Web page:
Some months ago, the radio show This American Life profiled Meron Estefanos, a journalist who gets drawn into a web of Eritrean hostages in the Sinai peninsula. Beginning with one call, Estefanos eventually ends up devoting a huge portion of her days to talking to hostages who have been captured by people-smugglers and are given mobile phones to call their families and ask them to pay ransom. Along the way, these hostages are left in horrific conditions.
When I heard the program, it was for me an example of Christlike action in the world. One lesson of the Incarnation is that Jesus comes to share our lives with—Emmanuel means “God with us” after all. In the crucifixion, Jesus shares the ultimate moment of suffering and agony—death—with humans. When people are suffering, we can be confident that God in Christ is in their midst because God in Christ has experienced the worst the world has to offer. When Estefanos calls these hostages, she is, in a sense, incarnating herself among them and sharing in their crucifixion.
Christians, therefore, are people who are called to share in the suffering that is present in this world. In the last few weeks, I have been acutely aware of the suffering in South Sudan in part because I’ve been calling various friends there to ask how they are. I want to emphasize that my few phone calls and blog posts are not even close to the total devotion shown by someone like Estefanos, not to mention Christ. But I’ve continued to call and to post out of the conviction that it is important both that we have some clear idea of what is going on in South Sudan—in all its difficulty—and also that people in South Sudan know that we are aware of their challenges. When St. Paul writes, “If one member [of the body] suffers, all suffer together with it,” (I Cor. 12:26), he is not speaking metaphorically. He really means it.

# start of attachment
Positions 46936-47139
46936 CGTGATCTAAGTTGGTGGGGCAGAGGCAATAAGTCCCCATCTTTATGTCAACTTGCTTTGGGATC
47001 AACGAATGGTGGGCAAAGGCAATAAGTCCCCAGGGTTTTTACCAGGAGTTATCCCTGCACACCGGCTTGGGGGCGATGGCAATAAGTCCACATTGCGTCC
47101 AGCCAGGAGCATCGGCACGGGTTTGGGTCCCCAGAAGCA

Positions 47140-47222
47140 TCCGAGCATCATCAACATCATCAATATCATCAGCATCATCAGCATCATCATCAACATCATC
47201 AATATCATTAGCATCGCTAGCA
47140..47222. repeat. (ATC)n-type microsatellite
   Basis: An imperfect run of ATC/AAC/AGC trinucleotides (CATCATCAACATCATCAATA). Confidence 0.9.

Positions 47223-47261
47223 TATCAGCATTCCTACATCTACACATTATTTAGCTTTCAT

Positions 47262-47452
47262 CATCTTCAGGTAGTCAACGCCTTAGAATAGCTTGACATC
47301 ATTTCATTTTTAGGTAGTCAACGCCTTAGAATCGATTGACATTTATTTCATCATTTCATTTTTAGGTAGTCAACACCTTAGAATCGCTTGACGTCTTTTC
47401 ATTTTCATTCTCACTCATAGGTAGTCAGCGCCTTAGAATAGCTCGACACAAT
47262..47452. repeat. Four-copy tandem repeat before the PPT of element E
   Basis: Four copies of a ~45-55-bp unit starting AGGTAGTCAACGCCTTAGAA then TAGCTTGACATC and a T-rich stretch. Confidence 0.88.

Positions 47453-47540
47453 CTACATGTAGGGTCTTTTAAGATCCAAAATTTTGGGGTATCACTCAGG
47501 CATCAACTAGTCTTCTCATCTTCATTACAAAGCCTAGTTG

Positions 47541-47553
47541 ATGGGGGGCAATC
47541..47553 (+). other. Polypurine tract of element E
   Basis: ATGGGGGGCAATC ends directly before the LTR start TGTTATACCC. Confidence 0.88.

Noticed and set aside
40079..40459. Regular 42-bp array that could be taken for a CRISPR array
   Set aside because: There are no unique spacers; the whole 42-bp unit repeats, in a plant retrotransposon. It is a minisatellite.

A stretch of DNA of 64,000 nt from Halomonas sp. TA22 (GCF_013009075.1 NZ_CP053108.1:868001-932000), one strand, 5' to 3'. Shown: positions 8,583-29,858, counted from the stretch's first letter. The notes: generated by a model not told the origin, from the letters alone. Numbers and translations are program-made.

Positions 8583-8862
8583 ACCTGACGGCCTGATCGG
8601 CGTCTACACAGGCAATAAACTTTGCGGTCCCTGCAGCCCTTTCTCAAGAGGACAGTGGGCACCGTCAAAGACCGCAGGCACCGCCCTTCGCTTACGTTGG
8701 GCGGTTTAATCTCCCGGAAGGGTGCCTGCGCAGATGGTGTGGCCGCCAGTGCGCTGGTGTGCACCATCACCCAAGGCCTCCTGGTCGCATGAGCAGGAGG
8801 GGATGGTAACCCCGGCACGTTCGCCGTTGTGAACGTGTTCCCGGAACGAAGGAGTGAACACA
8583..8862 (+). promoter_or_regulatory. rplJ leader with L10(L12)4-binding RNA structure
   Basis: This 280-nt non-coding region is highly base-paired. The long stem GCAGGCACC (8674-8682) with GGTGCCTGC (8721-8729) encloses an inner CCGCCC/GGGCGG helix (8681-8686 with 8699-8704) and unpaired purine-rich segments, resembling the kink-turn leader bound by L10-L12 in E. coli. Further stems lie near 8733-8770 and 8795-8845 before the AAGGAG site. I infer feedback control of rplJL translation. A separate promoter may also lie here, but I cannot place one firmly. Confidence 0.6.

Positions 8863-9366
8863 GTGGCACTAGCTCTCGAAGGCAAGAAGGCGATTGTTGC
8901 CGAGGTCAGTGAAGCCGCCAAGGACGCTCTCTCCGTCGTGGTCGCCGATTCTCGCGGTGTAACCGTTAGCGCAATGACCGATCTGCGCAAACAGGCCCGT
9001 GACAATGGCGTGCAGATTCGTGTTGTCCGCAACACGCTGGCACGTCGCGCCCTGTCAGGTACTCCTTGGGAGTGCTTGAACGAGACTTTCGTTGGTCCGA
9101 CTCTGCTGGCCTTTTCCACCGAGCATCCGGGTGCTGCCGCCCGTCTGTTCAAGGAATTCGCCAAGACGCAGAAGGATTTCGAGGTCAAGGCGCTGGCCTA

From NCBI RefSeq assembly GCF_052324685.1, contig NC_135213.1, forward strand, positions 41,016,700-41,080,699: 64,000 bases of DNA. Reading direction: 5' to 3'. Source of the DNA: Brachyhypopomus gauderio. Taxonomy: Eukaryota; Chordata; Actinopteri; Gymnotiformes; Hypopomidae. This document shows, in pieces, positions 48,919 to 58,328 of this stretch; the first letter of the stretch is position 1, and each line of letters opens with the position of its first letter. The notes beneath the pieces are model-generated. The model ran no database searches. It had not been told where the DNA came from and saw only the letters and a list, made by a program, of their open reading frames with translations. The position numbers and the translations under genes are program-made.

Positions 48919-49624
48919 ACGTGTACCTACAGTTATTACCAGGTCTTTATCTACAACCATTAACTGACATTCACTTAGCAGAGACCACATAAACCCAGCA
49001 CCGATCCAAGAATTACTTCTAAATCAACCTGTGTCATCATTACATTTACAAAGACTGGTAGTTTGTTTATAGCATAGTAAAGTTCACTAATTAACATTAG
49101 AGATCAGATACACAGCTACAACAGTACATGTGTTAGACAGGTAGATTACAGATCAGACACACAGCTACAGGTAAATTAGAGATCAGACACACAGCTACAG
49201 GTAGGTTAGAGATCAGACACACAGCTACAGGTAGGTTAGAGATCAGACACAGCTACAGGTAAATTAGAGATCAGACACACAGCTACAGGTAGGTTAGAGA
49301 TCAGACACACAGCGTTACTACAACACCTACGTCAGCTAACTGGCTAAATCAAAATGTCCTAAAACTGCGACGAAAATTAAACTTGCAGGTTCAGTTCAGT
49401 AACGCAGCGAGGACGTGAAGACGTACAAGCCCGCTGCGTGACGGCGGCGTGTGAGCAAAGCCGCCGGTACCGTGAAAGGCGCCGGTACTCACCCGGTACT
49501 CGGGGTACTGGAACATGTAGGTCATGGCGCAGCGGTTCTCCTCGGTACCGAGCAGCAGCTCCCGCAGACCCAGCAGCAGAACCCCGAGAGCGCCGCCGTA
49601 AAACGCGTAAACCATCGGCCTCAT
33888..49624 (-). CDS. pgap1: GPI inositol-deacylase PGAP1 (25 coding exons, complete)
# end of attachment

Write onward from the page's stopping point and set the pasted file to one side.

(I am also acutely aware of my own shortcomings in this regard. I know next-to-nothing about the suffering in Syria, for instance, or in the Central African Republic. But I hope that the full body of Christ around the world may hold the full weight of suffering in the world and that I have one small part to play in that.)
I have been reflecting on all this because I am aware that my phone calls will be on hiatus for the next little while. I have a long-planned trip coming up, which will occupy all my time and render the relatively inexpensive way I’ve worked out to call South Sudan inoperable. Does that mean I can just flip off this sharing of suffering? I think not. There are ways in prayer and action and advocacy to continue to share the suffering of our sisters and brothers.
We should finally note that sharing suffering is not the only thing Jesus did. His crucifixion ended in his resurrection. Following Christ, Christians are truly incarnate in the world, sharing the suffering of those who suffer, but all so that we may push and poke and prod and work towards the resurrected life to which Christ is calling us. Glory awaits—in this Christians can trust, even and especially when it seems almost entirely obscured.
In coming days, the Episcopal Church of Sudan and South Sudan will be releasing a proposal for relief, action, and advocacy in response to the violence. I encourage you to keep an eye out for out asa we listen to our sisters and brothers and move towards resurrection.